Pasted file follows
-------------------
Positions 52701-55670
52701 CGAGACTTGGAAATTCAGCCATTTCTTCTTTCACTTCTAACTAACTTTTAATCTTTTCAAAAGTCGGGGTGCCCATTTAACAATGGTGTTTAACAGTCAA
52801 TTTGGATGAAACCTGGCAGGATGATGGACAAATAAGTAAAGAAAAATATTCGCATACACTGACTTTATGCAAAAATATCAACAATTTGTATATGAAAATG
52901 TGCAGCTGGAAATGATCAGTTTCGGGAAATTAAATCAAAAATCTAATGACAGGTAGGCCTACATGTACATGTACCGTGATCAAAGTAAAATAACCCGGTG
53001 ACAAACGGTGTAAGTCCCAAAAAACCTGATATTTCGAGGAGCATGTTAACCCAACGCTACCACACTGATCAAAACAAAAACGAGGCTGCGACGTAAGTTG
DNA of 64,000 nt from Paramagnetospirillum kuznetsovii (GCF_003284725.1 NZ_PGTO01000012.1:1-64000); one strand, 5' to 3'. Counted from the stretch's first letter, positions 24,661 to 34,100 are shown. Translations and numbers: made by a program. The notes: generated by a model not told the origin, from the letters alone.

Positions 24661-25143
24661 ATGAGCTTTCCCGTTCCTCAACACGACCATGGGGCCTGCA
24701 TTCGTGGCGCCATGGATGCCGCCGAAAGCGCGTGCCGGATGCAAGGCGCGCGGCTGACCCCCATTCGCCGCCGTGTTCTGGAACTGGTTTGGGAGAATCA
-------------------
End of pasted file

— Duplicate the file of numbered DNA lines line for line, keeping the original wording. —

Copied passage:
Positions 52701-55670
52701 CGAGACTTGGAAATTCAGCCATTTCTTCTTTCACTTCTAACTAACTTTTAATCTTTTCAAAAGTCGGGGTGCCCATTTAACAATGGTGTTTAACAGTCAA
52801 TTTGGATGAAACCTGGCAGGATGATGGACAAATAAGTAAAGAAAAATATTCGCATACACTGACTTTATGCAAAAATATCAACAATTTGTATATGAAAATG
52901 TGCAGCTGGAAATGATCAGTTTCGGGAAATTAAATCAAAAATCTAATGACAGGTAGGCCTACATGTACATGTACCGTGATCAAAGTAAAATAACCCGGTG
53001 ACAAACGGTGTAAGTCCCAAAAAACCTGATATTTCGAGGAGCATGTTAACCCAACGCTACCACACTGATCAAAACAAAAACGAGGCTGCGACGTAAGTTG
DNA of 64,000 nt from Paramagnetospirillum kuznetsovii (GCF_003284725.1 NZ_PGTO01000012.1:1-64000); one strand, 5' to 3'. Counted from the stretch's first letter, positions 24,661 to 34,100 are shown. Translations and numbers: made by a program. The notes: generated by a model not told the origin, from the letters alone.

Positions 24661-25143
24661 ATGAGCTTTCCCGTTCCTCAACACGACCATGGGGCCTGCA
24701 TTCGTGGCGCCATGGATGCCGCCGAAAGCGCGTGCCGGATGCAAGGCGCGCGGCTGACCCCCATTCGCCGCCGTGTTCTGGAACTGGTTTGGGAGAATCA